Trump's overall immigration plan, opposed by many Democrats, stands little chance of prevailing because any measure will need 60 votes. That means proposals will need substantial bipartisan support since the GOP majority is 51-49, and Sen. John McCain, R-Ariz., has been absent in recent weeks battling cancer.

Sen. Tom Cotton, R-Arkansas, one of the lawmakers who introduced a bill based on Trump's plan, described it as a "best and final offer" and said there's no room for negotiations.

He told Fox News' "Fox and Friends" Tuesday morning that Congress has just two options: "the president's framework bill or nothing."

Sen. Jeff Flake, R-Arizona, also proposed a modification of the bill late Monday that he painted as a potential compromise.

Highlighting the partisan gap, there was plenty of finger-pointing on Monday.

Trump put the onus on Democrats, saying, "I hope the Democrats are not going to use it just as a campaign" issue.

No. 2 Senate Democratic leader Richard Durbin of Illinois said the key impediment to a bipartisan deal was Trump's history of switching positions on the issue.

"Nailing the president down has been next to impossible," he said.

Meanwhile, Trump made clear he continues to take his March 5 deadline seriously, even though because of a judge's ruling, federal immigration officials have been renewing permits under President Barack Obama's Deferred Action for Childhood Arrivals, or DACA, program for immigrants' whose status expires beyond that date.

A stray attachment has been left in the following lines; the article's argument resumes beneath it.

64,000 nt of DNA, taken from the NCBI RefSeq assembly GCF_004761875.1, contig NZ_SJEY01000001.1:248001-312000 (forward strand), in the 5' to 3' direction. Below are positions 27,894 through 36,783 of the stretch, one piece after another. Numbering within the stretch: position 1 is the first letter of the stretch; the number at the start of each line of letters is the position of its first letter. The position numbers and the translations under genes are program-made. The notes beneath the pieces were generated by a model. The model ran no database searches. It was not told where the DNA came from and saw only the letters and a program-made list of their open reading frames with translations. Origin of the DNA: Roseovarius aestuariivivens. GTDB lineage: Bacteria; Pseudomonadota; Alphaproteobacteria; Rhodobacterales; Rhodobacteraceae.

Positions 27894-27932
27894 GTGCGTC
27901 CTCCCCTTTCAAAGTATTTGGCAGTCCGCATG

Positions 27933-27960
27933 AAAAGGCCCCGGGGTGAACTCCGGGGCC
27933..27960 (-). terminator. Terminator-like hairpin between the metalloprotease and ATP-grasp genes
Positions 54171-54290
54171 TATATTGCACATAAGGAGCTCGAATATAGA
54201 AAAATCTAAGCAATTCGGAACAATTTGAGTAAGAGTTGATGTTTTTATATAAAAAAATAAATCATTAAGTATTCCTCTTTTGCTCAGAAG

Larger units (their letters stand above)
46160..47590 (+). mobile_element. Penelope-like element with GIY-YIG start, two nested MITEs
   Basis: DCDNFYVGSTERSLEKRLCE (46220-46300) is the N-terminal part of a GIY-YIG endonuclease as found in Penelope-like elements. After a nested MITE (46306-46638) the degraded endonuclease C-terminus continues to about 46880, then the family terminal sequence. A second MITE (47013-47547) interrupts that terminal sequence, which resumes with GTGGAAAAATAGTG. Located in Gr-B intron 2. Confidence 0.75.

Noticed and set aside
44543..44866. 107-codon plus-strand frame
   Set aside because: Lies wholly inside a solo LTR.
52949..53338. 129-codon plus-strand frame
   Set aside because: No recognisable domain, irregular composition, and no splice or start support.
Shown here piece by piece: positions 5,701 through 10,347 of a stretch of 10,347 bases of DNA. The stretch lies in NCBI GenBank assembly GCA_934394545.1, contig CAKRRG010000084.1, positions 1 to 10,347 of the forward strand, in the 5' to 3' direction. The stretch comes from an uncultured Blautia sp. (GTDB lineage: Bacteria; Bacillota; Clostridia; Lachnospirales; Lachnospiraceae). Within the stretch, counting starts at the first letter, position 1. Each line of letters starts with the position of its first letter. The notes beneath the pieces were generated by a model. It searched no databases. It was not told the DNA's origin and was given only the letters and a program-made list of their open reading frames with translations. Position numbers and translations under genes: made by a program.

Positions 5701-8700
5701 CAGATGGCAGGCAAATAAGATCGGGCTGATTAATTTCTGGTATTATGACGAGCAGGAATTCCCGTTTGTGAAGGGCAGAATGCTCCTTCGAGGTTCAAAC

"Negotiations on DACA have begun. Republicans want to make a deal and Democrats say they want to make a deal," Trump wrote even though negotiations have been underway for months.

___

Associated Press writers Kevin Freking and Jill Colvin in Washington and Bruce Schreiner in Louisville, Kentucky, contributed to this report.

Register to the Colorado Springs Gazette
Incognito Mode Your browser is in Incognito mode

You vanished!

We welcome you to read all of our stories by signing into your account. If you don't have a subscription, please subscribe today for daily award winning journalism.

Register to the Colorado Springs Gazette
Subscribe to the Colorado Springs Gazette

It appears that you value local journalism. Thank you.

Subscribe today for unlimited digital access with 50% fewer ads for a faster browsing experience.

Already a Subscriber? LOGIN HERE

Wake up with today's top stories in your inbox

Wake up with today's top stories in your inbox

or
Already a print subscriber?
Already a digital subscriber?
 
This is your last FREE article for the month
This is your last FREE article for the month

Subscribe now and enjoy Unlimited Digital Access to Gazette.com

Only 99 cents for Unlimited Digital Access for 1 month
Then $2.31/week, billed monthly, cancel anytime
Already a print subscriber?
Already a digital subscriber?

 
You have reached your article limit for the month
You have reached your article limit for the month

We hope that you've enjoyed your complimentary access to Gazette.com

Only 99 cents for Unlimited Digital Access for 1 month
Then $2.31/week, billed monthly, cancel anytime
Already a print subscriber?
Already a digital subscriber?
 

Exclusive Subscriber Content

You read The Gazette because you care about your community and the local stories you can't find anywhere else.

Only 99 cents for Unlimited Digital Access for 1 month
Then $2.31/week, billed monthly, cancel anytime
Already a print subscriber? Get Access | Already a digital subscriber? Log In
 
articles remaining
×
Thank you for your interest in local journalism.
Gain unlimited access, 50% fewer ads and a faster browsing experience.